Tethers are made by attaching regular handcuffs to heavy leather straps.

Locking leg weights impede running and kicking.

Every police department, jail, and prison encounters the inmate who insists upon banging his head against hard surfaces, such as concrete and steel. These protective helmets are designed to prevent injury.

Hard plastic masks prevent prisoners from biting and spitting on people around them.

Restraint beds offer the ultimate control for totally unruly prisoners.

Full body wraps are used to control combative prisoners. These restraints are often used by police officers in the field.

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Thanks to Lt. Dave Swords for the following investigative tip:

Two Reasons why it is hard to solve a Redneck Murder:
1. All the DNA is the same.
2. There are no dental records


While we’re at it… Redneck medical terms:

Benign…………………………….What you be after you be eight.
Artery………………………………The study of paintings.
Bacteria…………………………..Back door to cafeteria.
Barium…………………………….What doctors do when patients die.
Caesarian Section…………..The Italian part of town.
CATscan…………………………Searching for kitty.
Cauterize…………………………Made eye contact with her.
Colic………………………………..A sheep dog.
Coma………………………………A punctuation mark.
D & C………………………………Where Washington is.
Dilate……………………………….To live long.
Enema……………………………..Not a friend.
Fester………………………………Quicker than someone else.
Fibula……………………………….A small lie.
Genital……………………………..Non-Jewish person.
G.I. Series………………………..World Series of military baseball.
Hangnail…………………………..What you hang your coat on.
Impotent……………………………Distinguished, well known.
Labor Pain……………………….Getting hurt at work.
Medical Staff…………………….A Doctor’s cane.
Morbid……………………………..A higher offer than I bid.
Nitrates…………………………….Cheaper than day rates.
Node………………………………..I knew it.
Outpatient………………………..A person who has fainted.
Pap Smear………………………A fatherhood test.
Pelvis………………………………Second Cousin to Elvis.
Post Operative…………………A letter carrier.
Recovery Room……………….Place to do upholstery.
Rectum……………………………Damn near killed him.
Secretion…………………………Hiding something.
Seizure……………………………Roman emperor.
Tablet……………………………..A small table.
Terminal Illness……………….Getting sick at the airport.
Tumor……………………………..A couple extra.
Urine……………………………….Opposite of you’re out.
Varicose…………………………Near by/close by.

PostHeaderIcon Smile, You’re On Covert Camera!

You’ve all heard about that secretive “big brother” who covertly watches our every move, right? Well, I hate to be the bearer of bad news, but you should also be on the lookout for Brother’s entire family and their arsenal of spying devices. Here’s a few of the handy-dandy items they use for intelligence gathering:

Fire sprinkler camera. $130.00

Motion detector camera. $135.00

Smoke detector camera. $135.00

Wireless fingertip camera. $200.00

Pen camera. $600.00

Cube clock radio camera. $500.00

Hat camera. $400.00

Air purifier camera. This camera is equipped with a digital recorder and motion sensors, and it’s wired to allow direct connection to any television set or monitor. $450.00

Officers can simply remove the video card from this hidden camera timepiece, slip it into their personal PC, and then review a night of criminal activity from the comfort of their office or home computer. $600.00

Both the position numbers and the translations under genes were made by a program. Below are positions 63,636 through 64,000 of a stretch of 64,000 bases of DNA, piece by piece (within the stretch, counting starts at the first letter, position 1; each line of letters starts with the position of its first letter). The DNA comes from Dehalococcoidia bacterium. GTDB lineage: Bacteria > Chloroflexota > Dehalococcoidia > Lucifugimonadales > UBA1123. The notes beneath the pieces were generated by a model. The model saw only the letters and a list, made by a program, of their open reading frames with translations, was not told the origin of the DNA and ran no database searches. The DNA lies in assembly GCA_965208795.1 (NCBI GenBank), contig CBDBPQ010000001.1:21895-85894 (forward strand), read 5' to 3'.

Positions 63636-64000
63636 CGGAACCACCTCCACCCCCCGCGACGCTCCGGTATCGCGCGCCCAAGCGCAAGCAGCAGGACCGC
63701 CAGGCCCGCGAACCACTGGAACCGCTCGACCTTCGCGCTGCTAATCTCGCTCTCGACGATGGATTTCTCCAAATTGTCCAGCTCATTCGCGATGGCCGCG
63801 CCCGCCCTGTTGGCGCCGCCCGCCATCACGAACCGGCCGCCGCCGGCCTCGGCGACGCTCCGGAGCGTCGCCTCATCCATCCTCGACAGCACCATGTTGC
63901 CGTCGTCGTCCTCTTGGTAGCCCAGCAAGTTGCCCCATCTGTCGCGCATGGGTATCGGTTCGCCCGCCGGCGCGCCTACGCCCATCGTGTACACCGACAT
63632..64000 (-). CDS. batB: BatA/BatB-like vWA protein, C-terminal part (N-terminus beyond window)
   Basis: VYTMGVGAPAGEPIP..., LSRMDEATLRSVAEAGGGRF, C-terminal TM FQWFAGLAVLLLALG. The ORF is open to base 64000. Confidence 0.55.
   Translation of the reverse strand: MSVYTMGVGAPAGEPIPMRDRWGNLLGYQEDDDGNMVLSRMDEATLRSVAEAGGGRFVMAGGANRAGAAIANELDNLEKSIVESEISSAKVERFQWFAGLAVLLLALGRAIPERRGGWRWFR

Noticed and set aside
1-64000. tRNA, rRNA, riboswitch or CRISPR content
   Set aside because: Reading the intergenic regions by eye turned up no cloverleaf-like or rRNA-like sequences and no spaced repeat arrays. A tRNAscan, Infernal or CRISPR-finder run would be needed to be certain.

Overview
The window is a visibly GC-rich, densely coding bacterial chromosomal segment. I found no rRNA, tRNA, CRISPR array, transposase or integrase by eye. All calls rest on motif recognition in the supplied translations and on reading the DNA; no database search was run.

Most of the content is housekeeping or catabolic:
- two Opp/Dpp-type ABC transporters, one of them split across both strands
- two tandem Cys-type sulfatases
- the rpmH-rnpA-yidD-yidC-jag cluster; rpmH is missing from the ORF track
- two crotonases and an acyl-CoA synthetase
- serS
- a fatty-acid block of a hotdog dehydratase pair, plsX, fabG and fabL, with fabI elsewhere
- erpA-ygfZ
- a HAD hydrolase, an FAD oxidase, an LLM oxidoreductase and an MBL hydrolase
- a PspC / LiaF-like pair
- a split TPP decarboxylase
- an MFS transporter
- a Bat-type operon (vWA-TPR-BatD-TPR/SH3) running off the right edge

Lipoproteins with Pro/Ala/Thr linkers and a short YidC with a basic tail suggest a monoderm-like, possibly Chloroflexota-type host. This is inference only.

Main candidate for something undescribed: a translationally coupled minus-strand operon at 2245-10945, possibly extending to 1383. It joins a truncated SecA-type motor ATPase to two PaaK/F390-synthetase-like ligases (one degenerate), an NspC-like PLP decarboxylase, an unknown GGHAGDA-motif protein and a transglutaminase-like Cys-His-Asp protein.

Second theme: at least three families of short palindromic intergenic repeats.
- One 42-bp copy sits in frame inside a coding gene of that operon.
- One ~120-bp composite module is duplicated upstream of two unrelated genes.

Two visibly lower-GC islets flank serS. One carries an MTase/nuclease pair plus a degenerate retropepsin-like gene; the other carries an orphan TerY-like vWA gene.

Necktie camera comes with optional pocket DVR. $475.00

Handbag camera with 80 degree angle of view. $1000.00

And finally, just for writers and readers, a book camera!

$595.00

PostHeaderIcon Police Equipment: What Does That Thing Do?

Today we continue our look at the somewhat odd equipment used by police officers.

Special bumper attachments, called push bumpers, allow officers to push disabled cars off the highway without damaging the patrol vehicle.

The center consoles in police vehicles normally do not come factory installed. They’re available for purchase at most police supply companies, such as Galls (Galls product pictured above) and they’re installed by department motor pool technicians.

The hard plastic, or metal, containers are available in a variety of designs to suit many purposes. The console pictured above is designed to hold light, radio, and siren controls. It also has a storage compartment that’s just the right size to conceal a box of Krispy Kremes.

Seat organizers hold an officers supplies (paperwork, handcuffs, summons book etc.) even during high speed driving and braking.

Lock pick kit and instruction manual.

Shotgun locking systems can be installed in a variety of places within a patrol car. The one pictured above locks the 12 gauge shotgun in an upright position between the front seats, which allows access from both sides of the vehicle.

Teardrop dashlights plug into the cigarette lighter for easy use. The lights come with a black hood for concealment. They also come with a half-hood for placement over the back portion of the dome to shield the driver’s eyes from the blinding flashes of light.

Lock out kit for opening locked car doors.

The two long, flat objects on the right are called Slim Jims. Officers insert the end with the various cut-outs (the red end is a handle) between the window glass and door frame, and then attempt to hook the door locking mechanism. If they’re successful, a slight tug unlocks the car door. However, this equipment works best on older cars. Newer vehicles are equipped with more wiring and moving parts which makes it quite easy for the officer to damage something while he’s poking and prodding around inside the car door.

(Galls photos)